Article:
Read more about gasoline prices here.


The House late Wednesday passed the Water Resources Development Act (WRDA), a bipartisan water infrastructure bill.

The legislation passed 384-37, with only Republicans opposing it.

WRDA passes every other year and seeks to invest in ports and waterways and improve resilience.

US seeks to compete on batteries

As battery-powered electric vehicles become a mainstay on the nation’s highways — and a key piece of President Biden’s environmental policy — the U.S. is facing a formidable challenge in its efforts to compete in the global battery race.

“The problem is, we’re just pretty far behind here,” Ethan Elkind, director of the climate program at Berkeley Law’s Center for Law, Energy & the Environment, told The Hill. 

“We should have been planning for this a decade ago,” he added. “But I think we can get things moving, now that there’s bipartisan support for it.”

Some of that support was evident in November’s passage of the bipartisan infrastructure bill, which allocated $7.5 billion toward a national network of electric vehicle (EV) chargers — and followed the Biden administration’s August declaration that half of new cars sold in the U.S. would be zero-emission by 2030.

Just last month, the U.S. Department of Energy announced that it would be allocating $3.16 billion in funding from the infrastructure bill to produce more batteries and associated components in America, while bolstering related supply chains.

Despite the fact that lithium-ion battery technology was invented in the U.S. in the 1970s, China has been able to control the supply chain thus far.

“The Chinese Communist Party for over 30 years has been thinking very strategically about, as we shift from a fossil fuel-based economy to a minerals, clean energy-based economy, how can they leapfrog ahead of the rest of the world, I think, and become sort of the global powerhouse in this new energy economy,” said Abigail Wulf, director of critical minerals strategy at the think tank Securing America’s Energy Future.

Wulf called the announcement of the $3 billion for batteries under the bipartisan infrastructure law a “huge” step toward addressing the imbalance.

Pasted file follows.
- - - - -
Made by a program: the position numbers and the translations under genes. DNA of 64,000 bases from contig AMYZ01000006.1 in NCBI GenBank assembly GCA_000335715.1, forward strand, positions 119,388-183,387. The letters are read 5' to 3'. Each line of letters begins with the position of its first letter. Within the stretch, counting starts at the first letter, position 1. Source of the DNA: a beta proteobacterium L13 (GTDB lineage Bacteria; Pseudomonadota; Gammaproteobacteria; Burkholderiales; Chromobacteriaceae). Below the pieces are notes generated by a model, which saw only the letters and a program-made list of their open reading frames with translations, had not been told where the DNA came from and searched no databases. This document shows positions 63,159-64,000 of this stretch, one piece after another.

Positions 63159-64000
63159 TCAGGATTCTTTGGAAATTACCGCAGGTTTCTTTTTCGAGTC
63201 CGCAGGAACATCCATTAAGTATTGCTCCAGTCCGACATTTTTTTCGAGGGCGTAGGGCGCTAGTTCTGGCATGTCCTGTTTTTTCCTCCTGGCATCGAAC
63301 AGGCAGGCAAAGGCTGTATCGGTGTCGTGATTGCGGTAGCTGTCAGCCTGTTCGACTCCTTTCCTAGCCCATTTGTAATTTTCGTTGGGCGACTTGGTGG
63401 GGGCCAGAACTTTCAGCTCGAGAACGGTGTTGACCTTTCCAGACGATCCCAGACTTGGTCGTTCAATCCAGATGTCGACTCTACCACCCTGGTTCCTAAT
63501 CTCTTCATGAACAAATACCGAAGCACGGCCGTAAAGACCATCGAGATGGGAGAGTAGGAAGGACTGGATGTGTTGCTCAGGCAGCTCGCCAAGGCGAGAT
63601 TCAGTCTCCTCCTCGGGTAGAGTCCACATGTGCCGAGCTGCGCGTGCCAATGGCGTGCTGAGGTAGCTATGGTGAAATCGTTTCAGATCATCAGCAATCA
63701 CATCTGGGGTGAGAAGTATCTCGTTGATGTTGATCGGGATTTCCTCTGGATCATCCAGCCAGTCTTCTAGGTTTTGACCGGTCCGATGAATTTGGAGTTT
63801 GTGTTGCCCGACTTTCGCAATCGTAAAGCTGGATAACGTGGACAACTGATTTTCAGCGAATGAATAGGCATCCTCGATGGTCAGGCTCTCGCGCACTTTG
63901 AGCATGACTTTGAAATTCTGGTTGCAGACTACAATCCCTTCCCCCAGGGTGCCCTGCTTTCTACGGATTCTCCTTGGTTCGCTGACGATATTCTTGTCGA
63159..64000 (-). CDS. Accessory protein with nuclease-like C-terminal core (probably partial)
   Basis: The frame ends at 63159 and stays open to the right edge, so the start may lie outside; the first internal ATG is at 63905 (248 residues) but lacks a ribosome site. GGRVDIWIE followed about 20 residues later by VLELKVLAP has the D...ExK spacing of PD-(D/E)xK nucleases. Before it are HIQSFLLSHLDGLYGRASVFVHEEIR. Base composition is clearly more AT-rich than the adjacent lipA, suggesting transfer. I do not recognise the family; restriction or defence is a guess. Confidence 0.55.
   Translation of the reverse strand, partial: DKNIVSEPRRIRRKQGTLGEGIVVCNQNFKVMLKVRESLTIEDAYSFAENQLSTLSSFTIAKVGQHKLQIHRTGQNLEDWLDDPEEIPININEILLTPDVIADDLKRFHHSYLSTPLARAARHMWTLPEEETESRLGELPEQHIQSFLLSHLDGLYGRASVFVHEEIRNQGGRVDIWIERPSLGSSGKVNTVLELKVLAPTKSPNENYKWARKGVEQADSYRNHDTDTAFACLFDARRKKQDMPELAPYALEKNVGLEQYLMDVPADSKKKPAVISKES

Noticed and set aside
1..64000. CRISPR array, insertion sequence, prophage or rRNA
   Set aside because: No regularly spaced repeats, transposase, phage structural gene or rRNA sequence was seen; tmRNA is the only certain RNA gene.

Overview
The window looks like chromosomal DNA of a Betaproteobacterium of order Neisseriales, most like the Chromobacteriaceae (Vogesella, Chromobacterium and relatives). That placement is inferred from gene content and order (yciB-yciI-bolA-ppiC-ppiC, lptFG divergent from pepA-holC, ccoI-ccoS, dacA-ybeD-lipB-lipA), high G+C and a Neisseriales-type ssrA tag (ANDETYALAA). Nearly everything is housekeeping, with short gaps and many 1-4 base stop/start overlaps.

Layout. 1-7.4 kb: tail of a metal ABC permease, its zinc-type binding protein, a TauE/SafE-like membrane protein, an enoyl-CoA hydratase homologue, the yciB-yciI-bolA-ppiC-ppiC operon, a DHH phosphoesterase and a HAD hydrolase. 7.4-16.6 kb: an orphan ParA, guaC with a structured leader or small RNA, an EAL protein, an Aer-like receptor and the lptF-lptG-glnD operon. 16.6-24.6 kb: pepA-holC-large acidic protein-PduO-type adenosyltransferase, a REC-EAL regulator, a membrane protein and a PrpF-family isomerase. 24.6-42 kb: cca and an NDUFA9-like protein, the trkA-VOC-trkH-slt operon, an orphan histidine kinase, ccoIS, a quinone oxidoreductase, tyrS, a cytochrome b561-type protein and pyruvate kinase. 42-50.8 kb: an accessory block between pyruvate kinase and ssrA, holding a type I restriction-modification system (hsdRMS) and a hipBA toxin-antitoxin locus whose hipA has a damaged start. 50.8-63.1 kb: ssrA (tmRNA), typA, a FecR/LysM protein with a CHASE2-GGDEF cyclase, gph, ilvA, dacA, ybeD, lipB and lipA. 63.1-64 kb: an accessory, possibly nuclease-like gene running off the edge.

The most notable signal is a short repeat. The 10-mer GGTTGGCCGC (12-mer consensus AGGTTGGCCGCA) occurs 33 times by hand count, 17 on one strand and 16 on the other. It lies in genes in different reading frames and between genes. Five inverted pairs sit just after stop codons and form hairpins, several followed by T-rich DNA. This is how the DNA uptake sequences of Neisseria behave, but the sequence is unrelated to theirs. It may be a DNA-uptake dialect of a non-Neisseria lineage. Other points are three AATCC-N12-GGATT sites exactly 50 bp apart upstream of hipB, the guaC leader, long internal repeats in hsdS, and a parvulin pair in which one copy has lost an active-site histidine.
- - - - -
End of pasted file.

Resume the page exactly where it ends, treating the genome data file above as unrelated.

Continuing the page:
“Is it going to solve all our problems? No,” she said. “But it’s the first time that our government has ever really gotten to this in any major way, which I think is really exciting.”

George Crabtree, a senior scientist at the Department of Energy’s Argonne National Laboratory, noted the U.S. is also “way behind” Europe in battery production. He said that China’s dominance went beyond the mining of materials.

“They traveled the world and made deals with the foreign suppliers. And they dominate a lot of the refining of the materials that they don’t mine themselves. So there’s really a two-level lock on the supply chain,” he said.

Read more here from Zack, Sharon Udasin and Caitlin McLean.


This week The Hill is exploring what’s next for electric and autonomous vehicles in the series “Driving Into the Future. Articles from Hill reporters and opinion contributors will be posted throughout the week here.


  • Proposed deal could slash toxic emissions in America’s ‘Cancer Alley’ (The Guardian)

  • How a battery shortage is hampering the U.S. switch to wind, solar power (Reuters)

  • Illinois governor signs bill banning burning of PFAS (ABC7)

  • California tells San Francisco, Valley farmers to halt water diversions as drought worsens (Sacramento Bee)

  • Lake Mead falls below 30% capacity (8NewsNow)


That’s it for today, thanks for reading. Check out The Hill’s Energy & Environment page for the latest news and coverage. We’ll see you tomorrow.